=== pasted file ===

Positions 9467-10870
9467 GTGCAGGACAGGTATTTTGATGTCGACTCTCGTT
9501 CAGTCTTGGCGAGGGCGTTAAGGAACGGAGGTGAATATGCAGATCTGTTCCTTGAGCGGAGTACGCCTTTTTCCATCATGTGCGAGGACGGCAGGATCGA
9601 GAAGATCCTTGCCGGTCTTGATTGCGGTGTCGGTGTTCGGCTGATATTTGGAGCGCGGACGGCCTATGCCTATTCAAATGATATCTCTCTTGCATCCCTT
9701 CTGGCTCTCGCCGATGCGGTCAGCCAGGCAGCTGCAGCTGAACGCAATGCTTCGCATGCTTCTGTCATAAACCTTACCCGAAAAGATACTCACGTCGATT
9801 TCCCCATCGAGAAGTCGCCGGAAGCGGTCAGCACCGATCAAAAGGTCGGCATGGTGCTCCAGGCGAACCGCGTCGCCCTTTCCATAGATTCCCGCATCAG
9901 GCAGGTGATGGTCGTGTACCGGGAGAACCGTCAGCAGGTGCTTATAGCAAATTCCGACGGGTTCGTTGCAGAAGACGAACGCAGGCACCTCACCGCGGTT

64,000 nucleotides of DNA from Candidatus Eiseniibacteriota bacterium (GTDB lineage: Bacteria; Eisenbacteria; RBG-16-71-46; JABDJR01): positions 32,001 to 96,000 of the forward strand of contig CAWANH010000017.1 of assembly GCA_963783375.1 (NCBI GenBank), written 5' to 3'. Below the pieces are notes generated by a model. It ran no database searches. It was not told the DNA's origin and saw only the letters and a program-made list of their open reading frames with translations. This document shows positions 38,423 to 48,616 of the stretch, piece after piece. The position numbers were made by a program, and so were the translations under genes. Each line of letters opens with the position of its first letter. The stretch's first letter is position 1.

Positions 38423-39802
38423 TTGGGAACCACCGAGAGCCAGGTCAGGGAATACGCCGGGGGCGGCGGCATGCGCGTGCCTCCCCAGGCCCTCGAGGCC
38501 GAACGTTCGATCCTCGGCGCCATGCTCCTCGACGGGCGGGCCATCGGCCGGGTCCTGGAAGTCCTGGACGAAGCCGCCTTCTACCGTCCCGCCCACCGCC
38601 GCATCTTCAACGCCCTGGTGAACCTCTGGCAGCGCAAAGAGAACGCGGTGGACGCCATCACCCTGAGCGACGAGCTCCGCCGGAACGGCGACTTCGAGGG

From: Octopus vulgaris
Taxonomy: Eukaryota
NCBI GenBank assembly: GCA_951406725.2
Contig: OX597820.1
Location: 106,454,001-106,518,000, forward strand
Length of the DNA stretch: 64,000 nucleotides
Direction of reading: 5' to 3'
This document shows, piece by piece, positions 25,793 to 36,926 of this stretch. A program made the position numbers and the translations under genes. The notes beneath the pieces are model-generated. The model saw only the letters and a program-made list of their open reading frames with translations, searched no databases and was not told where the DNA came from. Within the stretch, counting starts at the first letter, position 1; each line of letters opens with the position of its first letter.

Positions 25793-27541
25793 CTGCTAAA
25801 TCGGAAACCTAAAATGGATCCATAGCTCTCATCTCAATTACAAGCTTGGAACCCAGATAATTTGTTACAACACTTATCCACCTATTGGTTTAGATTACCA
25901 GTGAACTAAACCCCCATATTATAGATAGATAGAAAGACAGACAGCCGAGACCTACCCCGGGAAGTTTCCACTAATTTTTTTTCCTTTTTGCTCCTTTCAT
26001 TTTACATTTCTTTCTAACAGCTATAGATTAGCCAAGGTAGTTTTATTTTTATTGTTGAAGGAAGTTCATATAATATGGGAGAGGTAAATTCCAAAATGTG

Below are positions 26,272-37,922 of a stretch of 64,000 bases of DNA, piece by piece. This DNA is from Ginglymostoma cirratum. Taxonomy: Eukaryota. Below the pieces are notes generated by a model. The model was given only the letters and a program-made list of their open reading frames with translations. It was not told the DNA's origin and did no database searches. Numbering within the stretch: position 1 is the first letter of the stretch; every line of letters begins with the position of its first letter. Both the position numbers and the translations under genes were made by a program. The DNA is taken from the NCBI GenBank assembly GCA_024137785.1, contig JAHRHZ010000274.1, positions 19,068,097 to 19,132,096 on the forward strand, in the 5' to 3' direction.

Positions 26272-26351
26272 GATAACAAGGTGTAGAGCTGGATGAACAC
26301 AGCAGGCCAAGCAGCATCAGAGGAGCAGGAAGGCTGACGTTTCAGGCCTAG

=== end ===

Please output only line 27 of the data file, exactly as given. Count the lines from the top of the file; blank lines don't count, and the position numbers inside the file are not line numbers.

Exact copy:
Positions 26272-26351